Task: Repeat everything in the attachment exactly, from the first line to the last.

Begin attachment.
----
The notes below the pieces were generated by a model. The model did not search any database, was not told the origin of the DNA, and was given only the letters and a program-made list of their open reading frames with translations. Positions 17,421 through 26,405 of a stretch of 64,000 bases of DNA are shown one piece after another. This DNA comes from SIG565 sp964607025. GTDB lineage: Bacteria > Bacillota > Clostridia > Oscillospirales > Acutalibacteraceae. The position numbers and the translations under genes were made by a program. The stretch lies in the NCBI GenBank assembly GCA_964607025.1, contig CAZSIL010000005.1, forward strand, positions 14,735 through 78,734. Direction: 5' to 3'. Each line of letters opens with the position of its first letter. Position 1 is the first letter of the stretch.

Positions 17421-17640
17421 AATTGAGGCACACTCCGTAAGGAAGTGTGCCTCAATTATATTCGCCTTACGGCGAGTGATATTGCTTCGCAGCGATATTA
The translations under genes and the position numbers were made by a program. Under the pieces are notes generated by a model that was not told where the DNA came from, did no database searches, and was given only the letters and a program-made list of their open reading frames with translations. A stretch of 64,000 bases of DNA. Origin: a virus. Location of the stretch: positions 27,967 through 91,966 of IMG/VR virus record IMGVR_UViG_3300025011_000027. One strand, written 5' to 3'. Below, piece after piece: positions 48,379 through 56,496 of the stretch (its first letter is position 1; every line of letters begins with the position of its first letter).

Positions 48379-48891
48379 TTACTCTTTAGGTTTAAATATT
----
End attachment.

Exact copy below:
The notes below the pieces were generated by a model. The model did not search any database, was not told the origin of the DNA, and was given only the letters and a program-made list of their open reading frames with translations. Positions 17,421 through 26,405 of a stretch of 64,000 bases of DNA are shown one piece after another. This DNA comes from SIG565 sp964607025. GTDB lineage: Bacteria > Bacillota > Clostridia > Oscillospirales > Acutalibacteraceae. The position numbers and the translations under genes were made by a program. The stretch lies in the NCBI GenBank assembly GCA_964607025.1, contig CAZSIL010000005.1, forward strand, positions 14,735 through 78,734. Direction: 5' to 3'. Each line of letters opens with the position of its first letter. Position 1 is the first letter of the stretch.

Positions 17421-17640
17421 AATTGAGGCACACTCCGTAAGGAAGTGTGCCTCAATTATATTCGCCTTACGGCGAGTGATATTGCTTCGCAGCGATATTA
The translations under genes and the position numbers were made by a program. Under the pieces are notes generated by a model that was not told where the DNA came from, did no database searches, and was given only the letters and a program-made list of their open reading frames with translations. A stretch of 64,000 bases of DNA. Origin: a virus. Location of the stretch: positions 27,967 through 91,966 of IMG/VR virus record IMGVR_UViG_3300025011_000027. One strand, written 5' to 3'. Below, piece after piece: positions 48,379 through 56,496 of the stretch (its first letter is position 1; every line of letters begins with the position of its first letter).

Positions 48379-48891
48379 TTACTCTTTAGGTTTAAATATT